Sony HT-ZF9

Score

Pros

  • Compelling virtual Dolby Atmos performance
  • Excellent upmixing of 5.1 and stereo content
  • Surprisingly musical

Cons

  • Can be confusing to use
  • A tad ugly sans grille

Key Features

  • Review Price: £650
  • Vertical Sound Engine
  • Vertical S upmixer
  • Dolby Speaker Virtualiser
  • High Res Audio compatible
  • Two 4K HDMI inputs

What is the Sony HT-ZF9?

We’ve grown used to seeing Dolby Atmos-enabled soundbars with integrated upfiring height speakers, but the Sony HT-ZF9 is different. It’s a 3.1 design that relies on DSP audio processing to expand a soundfield into what Sony claims is effectively 5.1.2. But can a soundbar with front-facing drivers and a wireless subwoofer really deliver on the promise of immersive Dolby Atmos? The answer, surprisingly, is ‘kinda yeah’, but this isn’t a straightforward proposition.

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Sony HT-ZF9 – Design and features

The Sony HT-ZF9 bar is part gloss, part matte and features a removable magnetic grille. To be honest, it looks less than stylish when undressed. The driver trio is a bit ugly, and there’s a lip that looks surly when the grille is removed. One metre wide, the bar is suitable for larger screen sizes.

Connections include two HDMI inputs, plus an HDMI out (with ARC). There’s also a USB port, analogue stereo 3.5mm minijack input, and an optical digital audio input, for those that can’t use ARC. Incidentally, don’t bank on using heavy duty HDMI connectors, as space is limited.

In addition to Wi-Fi, there’s Bluetooth connectivity, compatible with Sony’s own LDAC headroom extension. You can also partner Bluetooth headphones for private listening. Chromecast is built-in and, naturally enough, the system is compatible with Google Assistant.

The partnering subwoofer is similarly compact, and has a forward-facing 16cm paper driver. It’s a sibling to the sub Sony used on the HT-ST5000 last year.

There’s no convoluted auto-calibration routine required, but you can manually set listening distance (for both the bar and the subwoofer) and level. In addition to input selection, there’s integrated Spotify and Chromecast built-in.

The Sony HT-ZF9 can also be upgraded, with a pair of wireless rear speakers, the optional SA-Z9R. Hooking these up creates a physical 5.1 system, bolstered by the ZF9’s audio sound processing. However, we didn’t have any, so ran the system au naturel.

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Sony HT-ZF9 – Sound quality

Operationally, this soundbar is more confusing than an Ikea flatpack plan.

The first thing to realise is that the prominent Vertical S button on the remote does not toggle the Vertical Sound Engine. Instead, Vertical S is a seperate upmixer for two channel and conventional 5.1 sound mixes.

When the soundbar receives a Dolby Atmos or DTS:X bitstream, the Vertical Sound Engine is switched on automatically. However, you can also operate the soundbar using a Dolby Speaker Virtualiser (in the audio menu), which switches off the Vertical Sound Engine.

For good measure, the soundbar also throws in a number of sonic presets (Cinema, Music, Game Studio, News, Sports and Standard), although these don’t work when using Chromecast or Bluetooth. There’s DRC (Dynamic Range Compression), but this should always be left Off.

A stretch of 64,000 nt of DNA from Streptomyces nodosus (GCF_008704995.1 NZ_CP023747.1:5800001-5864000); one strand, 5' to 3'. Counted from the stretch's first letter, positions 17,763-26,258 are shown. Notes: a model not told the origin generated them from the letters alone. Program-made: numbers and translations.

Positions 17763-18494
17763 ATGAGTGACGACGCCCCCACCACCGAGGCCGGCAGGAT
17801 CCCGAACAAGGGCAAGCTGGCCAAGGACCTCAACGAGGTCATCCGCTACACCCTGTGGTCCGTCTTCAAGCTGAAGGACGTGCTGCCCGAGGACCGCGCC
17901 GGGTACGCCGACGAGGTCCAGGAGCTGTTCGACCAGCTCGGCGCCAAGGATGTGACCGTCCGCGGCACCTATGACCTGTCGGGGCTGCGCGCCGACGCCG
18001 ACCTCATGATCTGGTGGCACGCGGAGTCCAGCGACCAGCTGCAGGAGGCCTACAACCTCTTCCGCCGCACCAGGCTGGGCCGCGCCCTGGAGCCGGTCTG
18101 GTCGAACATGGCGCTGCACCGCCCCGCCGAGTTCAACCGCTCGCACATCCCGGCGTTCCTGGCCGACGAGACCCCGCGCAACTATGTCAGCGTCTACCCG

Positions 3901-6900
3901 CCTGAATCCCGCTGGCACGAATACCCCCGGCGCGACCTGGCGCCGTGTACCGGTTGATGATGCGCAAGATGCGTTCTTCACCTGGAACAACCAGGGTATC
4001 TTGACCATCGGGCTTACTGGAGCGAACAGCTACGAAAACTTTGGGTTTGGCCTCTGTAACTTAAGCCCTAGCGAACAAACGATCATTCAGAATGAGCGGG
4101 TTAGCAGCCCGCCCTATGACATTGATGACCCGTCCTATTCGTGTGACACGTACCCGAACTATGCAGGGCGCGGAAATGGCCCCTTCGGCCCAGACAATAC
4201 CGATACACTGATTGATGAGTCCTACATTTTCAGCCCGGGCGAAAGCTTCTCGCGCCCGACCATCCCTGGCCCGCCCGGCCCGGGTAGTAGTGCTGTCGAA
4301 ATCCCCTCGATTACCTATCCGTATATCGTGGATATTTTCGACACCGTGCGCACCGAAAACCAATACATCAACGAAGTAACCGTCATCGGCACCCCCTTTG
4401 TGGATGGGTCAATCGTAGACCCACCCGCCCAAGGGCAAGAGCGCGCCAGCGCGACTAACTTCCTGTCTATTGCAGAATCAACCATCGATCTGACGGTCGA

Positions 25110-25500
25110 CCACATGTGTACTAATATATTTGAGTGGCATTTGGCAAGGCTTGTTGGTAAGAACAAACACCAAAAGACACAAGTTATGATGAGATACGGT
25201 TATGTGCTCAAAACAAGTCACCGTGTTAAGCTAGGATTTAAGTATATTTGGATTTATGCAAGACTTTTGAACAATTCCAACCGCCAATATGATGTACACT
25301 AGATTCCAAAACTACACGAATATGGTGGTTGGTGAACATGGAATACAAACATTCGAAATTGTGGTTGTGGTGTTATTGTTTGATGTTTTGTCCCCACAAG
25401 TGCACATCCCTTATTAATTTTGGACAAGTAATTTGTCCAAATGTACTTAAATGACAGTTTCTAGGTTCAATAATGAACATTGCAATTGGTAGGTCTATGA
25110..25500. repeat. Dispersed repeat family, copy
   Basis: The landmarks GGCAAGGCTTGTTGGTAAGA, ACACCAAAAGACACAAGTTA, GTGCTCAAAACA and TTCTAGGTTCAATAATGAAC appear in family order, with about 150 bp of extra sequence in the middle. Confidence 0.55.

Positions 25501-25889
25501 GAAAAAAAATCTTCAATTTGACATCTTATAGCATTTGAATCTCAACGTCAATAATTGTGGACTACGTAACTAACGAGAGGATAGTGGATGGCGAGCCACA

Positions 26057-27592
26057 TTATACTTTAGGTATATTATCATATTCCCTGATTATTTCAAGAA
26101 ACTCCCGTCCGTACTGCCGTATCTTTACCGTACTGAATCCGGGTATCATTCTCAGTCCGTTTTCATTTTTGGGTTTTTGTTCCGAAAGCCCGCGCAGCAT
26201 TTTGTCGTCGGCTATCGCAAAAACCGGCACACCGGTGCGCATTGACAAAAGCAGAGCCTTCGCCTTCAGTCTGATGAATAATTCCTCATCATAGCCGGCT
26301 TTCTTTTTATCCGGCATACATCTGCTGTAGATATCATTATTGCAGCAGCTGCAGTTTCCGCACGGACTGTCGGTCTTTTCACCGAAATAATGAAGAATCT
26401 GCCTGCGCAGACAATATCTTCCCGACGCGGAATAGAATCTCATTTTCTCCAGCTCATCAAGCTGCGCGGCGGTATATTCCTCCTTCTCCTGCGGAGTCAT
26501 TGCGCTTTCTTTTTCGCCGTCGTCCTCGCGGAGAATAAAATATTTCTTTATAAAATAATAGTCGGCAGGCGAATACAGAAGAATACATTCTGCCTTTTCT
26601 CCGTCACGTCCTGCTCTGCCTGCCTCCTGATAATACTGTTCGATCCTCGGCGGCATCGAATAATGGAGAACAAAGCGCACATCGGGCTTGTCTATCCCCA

The Vertical Sound Engine does a miraculous job expanding the shape of the soundstage. Movies play with width and height, although you won’t experience the classic Dolby Atmos overhead staging.

The Sony HT-ZF9 handles complex action well. In Batman v Superman: Dawn of Justice (Blu-ray),  when the Trinity face off against Doomsday, the scale of the soundmix is immense. When Wonder Woman’s theme kicks in, the ZF9 raises goosebumps.

That said, I actually think Atmos movies on the Sony HT-ZF9 sound more immersive using the Dolby Speaker Virtualiser. This simulates an immersive audio experience, and genuinely creates the sensation of wraparound sound with the ZF9’s front-facing drivers.

However, the Dolby Speaker Virtualiser sounds horrible with music.

Given that there’s often not much in it, and the Vertical Sound Engine with Vertical S upmixing is consistently impressive, I can’t imagine that too many users will want to constantly root around in the audio menu, depending on their content selection.

While the ZF9 is perfectly acceptable as a standard living room sound system, there is definitely a sweet spot for listening. Raising the bar, so that it’s level with your ear-line brings improved performance. There’s a little more snap and accuracy to its sonic imagery. In reality, perfect positioning isn’t always going to be possible, but there are clear rewards for those that make the effort to rise to the occasion.

The subwoofer itself goes nice and deep. It can sink to 31.5Hz, and chuffs mightily at 50Hz. However, it sounds at its most melodious around 100Hz. The soundbar kicks in at 200Hz. When it comes to placement, don’t move the two too far apart.

The soundbar is High Res Audio certified, as evidenced by the logo on the front panel. Tracks can be played from USB or across a network. Compatibility covers DSD and 192kHz 24-bit FLAC, but if you have low-res audio sources, the Sony offers DSEE HX upscaling.

Why buy the Sony HT-ZF9?

Sonic science produces a listening experience that belies the HT-ZF9’s simple ’bar and sub form-factor. Integration is excellent, and there’s no disconnect between the subwoofer and soundbar. Despite all the processing jiggery pokery, dialogue is precise and unmuddied.

Sure, there are more conventional, larger Atmos soundbars available, but nothing performs quite like this.

Verdict

The Sony HT-ZF9 confounds expectations, delivering an expansive soundfield from an easy-to-accommodate design. It can be confusing to use, but rewards with a compelling Atmos-lite performance. The Vertical S upmixer does an entertaining job with 5.1 and stereo sources too.

Score